|Dates: ||1911, 11 June - 1978, 26 March|
|Born: ||US, TN, Chattanooga (?)|
|Died: ||US, ?, Park Ridge|
Approved biography for Fred W. Edwards
(Courtesy of Christian Peterson)
Edwards was active with his wife, Jane, in Chicago camera clubs during the 1940s. He was an electrical engineer, working in radar, radio, and television.
Frederick William Edwards was born on June 11, 1911, probably in Chattanooga, Tennessee, where he grew up. He obtained his engineering degree from Purdue University and went on to secure patents for devices used in radio and TV. Around World War II, his work on early radar was so secretive that he could not even discuss it with his wife. He was employed for many years by Kolsman Industries, of Chicago, serving as its vice president for both engineering and foreign marketing. In the latter position, he traveled internationally, teaching licensees how to make television tuners.
Shortly after marrying Mildred Jane Bell in 1937, Edwards and his wife became interested in photography, taking classes at the School of the Art Institute of Chicago with Don Loving. They soon were members of the Evanston Camera Club and the Chicago chapter of the Photographic Society of America, for which Fred served as president. During World War II, the Edwards assisted the United Service Organization, by helping it build a darkroom for servicemen, teaching them photography, and making portraits of them to send to loved ones.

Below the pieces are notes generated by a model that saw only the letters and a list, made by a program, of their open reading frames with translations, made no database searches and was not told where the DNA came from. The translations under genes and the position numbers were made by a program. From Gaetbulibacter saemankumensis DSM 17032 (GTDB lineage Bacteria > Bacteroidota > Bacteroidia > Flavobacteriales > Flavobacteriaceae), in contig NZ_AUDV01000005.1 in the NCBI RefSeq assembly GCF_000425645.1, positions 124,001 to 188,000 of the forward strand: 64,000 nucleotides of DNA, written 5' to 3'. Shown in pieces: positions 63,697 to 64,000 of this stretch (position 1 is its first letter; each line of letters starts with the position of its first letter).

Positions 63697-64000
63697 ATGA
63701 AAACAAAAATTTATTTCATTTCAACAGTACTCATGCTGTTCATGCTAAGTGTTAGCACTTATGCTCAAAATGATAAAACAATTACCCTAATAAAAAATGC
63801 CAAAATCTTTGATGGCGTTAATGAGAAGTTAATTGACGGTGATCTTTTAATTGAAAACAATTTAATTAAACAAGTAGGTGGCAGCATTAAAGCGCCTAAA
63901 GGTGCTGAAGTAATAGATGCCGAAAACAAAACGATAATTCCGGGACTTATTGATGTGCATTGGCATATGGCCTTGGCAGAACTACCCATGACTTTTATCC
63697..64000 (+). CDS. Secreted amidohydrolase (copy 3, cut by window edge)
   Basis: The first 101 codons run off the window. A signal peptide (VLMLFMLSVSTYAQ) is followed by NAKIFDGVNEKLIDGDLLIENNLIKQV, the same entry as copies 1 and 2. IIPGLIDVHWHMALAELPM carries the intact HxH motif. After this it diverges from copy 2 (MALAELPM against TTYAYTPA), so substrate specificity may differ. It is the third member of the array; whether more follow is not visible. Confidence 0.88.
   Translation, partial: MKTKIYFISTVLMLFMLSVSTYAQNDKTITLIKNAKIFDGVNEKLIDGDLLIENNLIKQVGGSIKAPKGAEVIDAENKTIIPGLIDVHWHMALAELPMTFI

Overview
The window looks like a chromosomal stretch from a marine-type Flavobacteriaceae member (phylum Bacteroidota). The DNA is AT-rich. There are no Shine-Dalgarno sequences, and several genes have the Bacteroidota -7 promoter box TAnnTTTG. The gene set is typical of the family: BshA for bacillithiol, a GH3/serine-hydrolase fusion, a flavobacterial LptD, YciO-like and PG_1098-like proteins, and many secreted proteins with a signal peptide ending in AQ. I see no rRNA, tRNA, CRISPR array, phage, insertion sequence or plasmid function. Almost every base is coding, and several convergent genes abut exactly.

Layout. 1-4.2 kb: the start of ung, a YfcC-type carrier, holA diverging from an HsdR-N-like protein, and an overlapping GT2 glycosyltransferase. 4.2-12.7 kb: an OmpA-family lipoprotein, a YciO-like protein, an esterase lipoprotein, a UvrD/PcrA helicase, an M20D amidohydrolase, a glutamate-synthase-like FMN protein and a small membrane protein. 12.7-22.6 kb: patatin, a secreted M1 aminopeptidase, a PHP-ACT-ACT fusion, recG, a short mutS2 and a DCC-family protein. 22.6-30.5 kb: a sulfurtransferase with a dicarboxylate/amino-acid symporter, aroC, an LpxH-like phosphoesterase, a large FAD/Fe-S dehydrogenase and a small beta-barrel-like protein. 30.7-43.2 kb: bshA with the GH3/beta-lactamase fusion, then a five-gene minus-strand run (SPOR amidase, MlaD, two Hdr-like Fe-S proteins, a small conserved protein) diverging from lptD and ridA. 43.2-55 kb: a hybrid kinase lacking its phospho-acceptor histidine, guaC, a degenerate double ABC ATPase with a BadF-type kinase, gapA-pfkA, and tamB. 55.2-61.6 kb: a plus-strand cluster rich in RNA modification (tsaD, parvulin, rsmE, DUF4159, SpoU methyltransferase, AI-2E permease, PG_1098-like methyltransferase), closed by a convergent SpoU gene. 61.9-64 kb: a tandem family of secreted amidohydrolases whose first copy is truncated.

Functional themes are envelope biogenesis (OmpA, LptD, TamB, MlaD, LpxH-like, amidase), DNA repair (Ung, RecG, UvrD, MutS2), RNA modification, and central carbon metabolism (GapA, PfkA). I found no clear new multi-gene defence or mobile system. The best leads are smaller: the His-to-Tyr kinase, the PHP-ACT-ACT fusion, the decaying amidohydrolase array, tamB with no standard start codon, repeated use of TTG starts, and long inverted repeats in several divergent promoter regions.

Edwards served on the organizing committee of the Chicago salon of photography from 1944 to 1948, the last year as the chairman of the slidefilm group. This committee produced a filmstrip picturing every piece in the show, for presentation to other photographic organizations. Edwards exhibited his own work modestly at salons from about 1943 to 1949, in Chicago, Minneapolis, and Memphis. However, his photographs were presented at numerous camera clubs around the country, including ones in Illinois, Indiana, Michigan, Ohio, Pennsylvania, Massachusetts, Maryland, North Carolina, New York State, and Washington State.
Edwards produced a number of abstract images, which was unusual for pictorialists. His Ave Signor!, for instance, is a photogram made by striking a match over a sheet of photographic paper in the darkroom. Charles F. Cochran, a fellow Chicago photographer, illustrated this image in an article in the October 1951 issue of thePSA Journal, in which he stated, "Here is a range of subtle gradations which would be difficult to achieve by the straight, negative-positive method of photography. And the resulting picture is presented as something completely unworldly; something which did not exist before the making of this print." The institute’s print of it features a hand-drawn bar of musical notes on the mount. Fred W. Edwards died on March 26, 1978, in a Park Ridge hospital.
Christian A. Peterson Pictorial Photography at the Minneapolis Institute of Arts (Christian A. Peterson: Privately printed, 2012)
This biography is courtesy and copyright of Christian Peterson and is included here with permission.
Date last updated: 1 June 2013.
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